I originally found out about Jumpdomain through a Web hosts’ forum (I won’t advertise them as they too are rubbish). Anyhow I registered around 30 domains with Jumpdomain from 1999-2000 and some weren’t important and I let expire. After 2001 I found another registrar (an actual registrar not a reseller like Jumpdomain) called Joker and since then I have been using them. I transferred most of my domains over but I still had three (all important ones) at Jumpdomain. In the last decade (less actually) ICANN started a policy of registrars having to issue EPP/Auth codes before the domain can be transferred away. That’s fine but your code must be given by your current registrar. This is where Jumpdomain comes to the rescue (or rather to kick you over the cliff).

The problem is Jumpdomain is a one man operation which used to be run by Scott A. Ison. I say used because one day (sometime after 2005 as I did get a tiny bit of support from him in mid 2005) he decided it would be better to leave it to the professionals and thought it would be okay to leave hundreds (maybe thousands?) of people in the lurch by not caring to do any work for his fees. Of course he is a lawyer so this would come second nature to him. I should just say I have nothing against one man operations, many sole traders do a good honest days work and provide excellent service/products, however it is people like Mr Ison who give everyone a bad name.

So when you ask for an EPP code he doesn’t reply. I’ve read stories (easily found through Google) of people having their domains expire because of this moron. Thankfully I had months left before mine expired but nevertheless I wanted out from this “operation”. So when I requested for my EPP/auth code, I of course got nothing back from him. ICANN rules say that the registrar must give the code within four days of initial request. There is no real support email address just a ticket system which he ignores. Apparently there is a telephone number but that isn’t answered. However you could try this law offices, here’s the website. Just take it as a given that you won’t hear from Scott in those four days (or four decades). So this is what I did to get away from this guy.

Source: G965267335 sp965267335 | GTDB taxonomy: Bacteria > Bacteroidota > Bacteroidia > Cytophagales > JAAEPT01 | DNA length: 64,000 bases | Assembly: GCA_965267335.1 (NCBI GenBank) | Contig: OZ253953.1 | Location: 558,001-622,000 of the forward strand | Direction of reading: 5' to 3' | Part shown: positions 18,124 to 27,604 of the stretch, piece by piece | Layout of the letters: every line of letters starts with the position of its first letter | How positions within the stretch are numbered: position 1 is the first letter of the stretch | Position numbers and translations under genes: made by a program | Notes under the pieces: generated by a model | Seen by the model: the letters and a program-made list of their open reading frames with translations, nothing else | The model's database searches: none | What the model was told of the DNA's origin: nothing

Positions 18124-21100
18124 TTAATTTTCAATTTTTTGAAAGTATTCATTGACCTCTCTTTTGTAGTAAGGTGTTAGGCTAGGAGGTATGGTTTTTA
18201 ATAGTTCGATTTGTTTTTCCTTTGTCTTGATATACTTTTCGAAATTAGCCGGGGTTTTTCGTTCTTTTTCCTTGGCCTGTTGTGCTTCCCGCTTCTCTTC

The getaway

I’m assuming you’ve tried to contact Scott but got no where. So here’s what I did. Jumpdomain are a reseller for eNom and eNom are surprisingly helpful.

1) Go to eNom Central and create an account – it will ask you for your credit card details but these are optional, leave them blank (unless you want to use eNom as your registrar but be warned they are expensive)

2) Use this form to contact eNom – they will probably ask you for your eNom Central login or include it in your initial correspondance saying you want it transferred to this account (which is what they will offer to do) – it’s free.

3) eNom are very good in giving out the EPP codes – it’s one click on their control panel and then you get an email within a few minutes. I then used this to transfer all my domains to Joker (ironic really as Jumpdomain are the jokers in this tale of woe).

If you really want to give Mr Ison a piece of your mind then here are his contact details from his website (I doubt you will get to speak to him though):

1200 NW Jefferson Court
Blue Springs , MO 64015
Phone: (816) 295-0444
Fax: (816) 295-0445

The most important thing is to get hold of eNom as quickly as possible. They aren’t too bad in my (limited) experience and certainly better than Jumpdomain/Scott Ison. I hope you have luck in moving your domains over.